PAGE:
military is the second largest in the world, after the People's
Liberation Army of China, and has troops deployed around the globe." You
can see this article and a breakdown of personnel by branch by going
here: http://en.wikipedia.org/wiki/United_States_Armed_Forces)

What's my point? Well, "Let's go to the Constitution," to paraphrase
Werner Wolf, the former WCBS-TV sportscaster. I direct you to Article 1,
Section 8, Clause 13 which gives Congress the power to "provide and
maintain a Navy." That's all well and good, since we need a Navy to
protect our coast from invasion, don't we?

Article 1, Section 8, Clause 12, on the other hand, gives Congress the
power to "raise and support Armies," but not maintain them. Indeed, this
Clause further stipulates that "no Appropriation of Money to that Use
shall be for a longer Term than two Years."

What do you make of that?

I leave you with that burning question.

And lest I forget, I thank you for your insightful idea to end the
largess to discourage voluntary enlistment to the armed forces (and thus
the killing) by our easily duped youngsters who are mostly brain damaged
by upwards of 12 years or more of government provided "public
education."

Talk to you.

Alton

--- In lpsf-discuss@yahoogroups.com, "lpsfactivists" <amarcyb@...>
wrote:

Hi Michael,

Thank you for your passion on ending the ridiculous carnage! I have a

thought I would like to share. I have always felt that rather than
focusing on "foreign policy" or "non intervention" and other issues that
deal with the war itself, a more effective way is to end the largess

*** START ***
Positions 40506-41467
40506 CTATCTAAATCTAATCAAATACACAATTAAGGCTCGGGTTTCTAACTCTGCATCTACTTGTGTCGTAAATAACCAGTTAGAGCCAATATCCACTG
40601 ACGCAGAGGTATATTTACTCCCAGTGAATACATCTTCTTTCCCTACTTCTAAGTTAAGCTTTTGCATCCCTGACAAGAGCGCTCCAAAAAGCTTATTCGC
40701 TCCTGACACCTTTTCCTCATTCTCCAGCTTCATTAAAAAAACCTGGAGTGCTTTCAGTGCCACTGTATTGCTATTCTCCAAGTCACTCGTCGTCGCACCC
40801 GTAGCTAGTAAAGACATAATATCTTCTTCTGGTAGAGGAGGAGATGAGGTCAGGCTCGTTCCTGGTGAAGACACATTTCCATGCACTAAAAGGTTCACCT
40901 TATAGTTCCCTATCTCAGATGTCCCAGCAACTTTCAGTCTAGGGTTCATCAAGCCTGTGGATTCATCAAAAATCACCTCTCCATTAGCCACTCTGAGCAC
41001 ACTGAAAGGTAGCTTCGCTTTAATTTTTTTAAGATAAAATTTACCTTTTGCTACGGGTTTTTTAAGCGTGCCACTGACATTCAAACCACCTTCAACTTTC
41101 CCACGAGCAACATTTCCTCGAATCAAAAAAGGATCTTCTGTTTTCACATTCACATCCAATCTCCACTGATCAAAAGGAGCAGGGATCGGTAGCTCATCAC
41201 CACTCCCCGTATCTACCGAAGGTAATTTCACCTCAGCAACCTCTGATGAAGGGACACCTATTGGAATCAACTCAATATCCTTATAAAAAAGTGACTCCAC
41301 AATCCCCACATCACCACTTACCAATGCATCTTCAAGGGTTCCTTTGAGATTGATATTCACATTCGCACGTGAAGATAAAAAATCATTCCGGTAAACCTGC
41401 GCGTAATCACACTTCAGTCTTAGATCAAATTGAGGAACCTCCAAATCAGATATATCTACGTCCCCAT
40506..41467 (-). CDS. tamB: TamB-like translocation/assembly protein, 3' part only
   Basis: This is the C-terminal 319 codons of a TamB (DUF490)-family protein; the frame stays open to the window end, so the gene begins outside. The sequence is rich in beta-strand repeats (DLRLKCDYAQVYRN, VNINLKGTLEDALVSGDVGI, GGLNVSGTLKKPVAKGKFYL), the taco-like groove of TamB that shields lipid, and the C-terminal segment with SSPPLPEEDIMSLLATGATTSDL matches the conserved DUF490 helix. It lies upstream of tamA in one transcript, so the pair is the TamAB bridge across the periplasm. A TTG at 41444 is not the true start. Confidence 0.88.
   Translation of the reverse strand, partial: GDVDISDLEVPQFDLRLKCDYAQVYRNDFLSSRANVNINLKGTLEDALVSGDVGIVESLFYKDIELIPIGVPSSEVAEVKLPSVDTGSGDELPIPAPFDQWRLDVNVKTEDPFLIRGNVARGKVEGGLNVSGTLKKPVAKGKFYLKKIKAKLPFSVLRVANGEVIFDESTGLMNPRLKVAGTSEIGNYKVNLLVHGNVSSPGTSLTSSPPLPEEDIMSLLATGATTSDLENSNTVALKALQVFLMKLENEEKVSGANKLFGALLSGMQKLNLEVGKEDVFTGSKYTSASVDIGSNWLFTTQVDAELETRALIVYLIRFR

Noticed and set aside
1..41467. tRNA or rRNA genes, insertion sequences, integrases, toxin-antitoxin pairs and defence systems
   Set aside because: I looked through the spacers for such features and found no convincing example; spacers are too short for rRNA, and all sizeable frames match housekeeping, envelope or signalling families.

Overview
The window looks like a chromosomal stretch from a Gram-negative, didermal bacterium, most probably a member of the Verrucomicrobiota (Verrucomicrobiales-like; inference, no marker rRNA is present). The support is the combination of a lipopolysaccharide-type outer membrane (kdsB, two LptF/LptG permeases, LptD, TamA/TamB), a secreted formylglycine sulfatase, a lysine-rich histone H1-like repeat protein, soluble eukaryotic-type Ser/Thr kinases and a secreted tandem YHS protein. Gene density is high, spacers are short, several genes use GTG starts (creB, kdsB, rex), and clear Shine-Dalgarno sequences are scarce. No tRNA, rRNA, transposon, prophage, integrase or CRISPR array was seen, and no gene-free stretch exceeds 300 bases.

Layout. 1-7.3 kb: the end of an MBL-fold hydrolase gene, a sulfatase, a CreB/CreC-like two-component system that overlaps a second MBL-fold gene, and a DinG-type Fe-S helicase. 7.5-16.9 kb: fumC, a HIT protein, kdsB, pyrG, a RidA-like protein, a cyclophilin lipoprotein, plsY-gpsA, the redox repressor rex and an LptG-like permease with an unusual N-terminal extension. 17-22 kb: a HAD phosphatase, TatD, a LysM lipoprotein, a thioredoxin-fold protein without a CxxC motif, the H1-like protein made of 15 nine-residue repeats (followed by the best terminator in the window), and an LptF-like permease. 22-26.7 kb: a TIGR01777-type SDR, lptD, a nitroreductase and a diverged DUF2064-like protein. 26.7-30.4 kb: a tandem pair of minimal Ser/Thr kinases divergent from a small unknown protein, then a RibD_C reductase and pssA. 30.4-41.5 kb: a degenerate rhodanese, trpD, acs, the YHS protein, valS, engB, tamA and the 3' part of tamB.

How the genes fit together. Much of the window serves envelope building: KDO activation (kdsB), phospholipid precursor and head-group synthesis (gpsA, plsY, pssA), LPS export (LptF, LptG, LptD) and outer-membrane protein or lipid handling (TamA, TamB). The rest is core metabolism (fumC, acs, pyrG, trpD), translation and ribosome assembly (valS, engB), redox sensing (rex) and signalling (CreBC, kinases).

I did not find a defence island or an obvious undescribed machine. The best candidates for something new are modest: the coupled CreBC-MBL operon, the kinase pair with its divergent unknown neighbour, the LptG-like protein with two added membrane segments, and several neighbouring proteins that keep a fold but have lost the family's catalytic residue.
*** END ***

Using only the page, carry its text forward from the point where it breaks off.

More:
that war brings to the boots on the ground: free college, free health
care, boot camp for the incorrigible, status, "thank you for your
service" nonsense, 10-year careers with full pensions. There is no
conscription these days. The killing is not done by "the government." It
is done by boys and girls looking for the largess that the killing will
bring. So I focus on the entitlements, the budget deficits, the
freebies. We end the freebies, we end the wars as things stand today. Of
course, if this strategy succeeds, we might see the resumption of
conscription, and then time to start burning draft cards again!

Marcy

--- In lpsf-discuss@yahoogroups.com, drmedelstein.threeminutetherapy@

wrote:

>
> Sam,
>
> Along with the important issues Marcy raises, your positive ideas on

how to

> stop the U.S. Govt from massacring innocent people in the Middle

East.

>
> Warm regards, Michael
>
> From: lpsfactivists
> To: lpsf-discuss@yahoogroups.com
> Sent: Thursday, February 16, 2012 10:58 AM
> Subject: [lpsf-discuss] Re: New Fake Sam Sloan Posting and Doubts

about Gary

> Johnson as a Libertarian
>
>
>
> Dear Sam,
>
> Sounds like your candidacy focuses on a lot of, as we say in

Spanish,

> "chismes," or "he-said-she-said." I do not think a political

audience larger

> than a circle of folks interested in "chismes" wold be be supportive

of your

> candidacy. Let us know your positive ideas on how to fix the

economy, how to

> deal with the Federal Reserve, how to curb the current trend toward
> warrantless searches, how to move away from the entitlement society.
>
> Regards,
>
> Marcy
>
> >
> >
> > > I was kicked off the ballot and
> > > an anti-Libertarian who is not even in the slightest way a

Libertarian

> > > and was not a party member became the "Libertarian Party

Candidate".

> > > This is purely because ..... he has had sex with fewer minors

than I

> > > have.
> >
> > There is irony in this particular sentence because the real

situation

> > was the opposite. The anti-Libertarian Candidate Warren Redlich
> > advocated reducing the Age of Consent to 13 years old. He also

posted

> > websites listing the 16-year-old daughter of Sarah Palin and the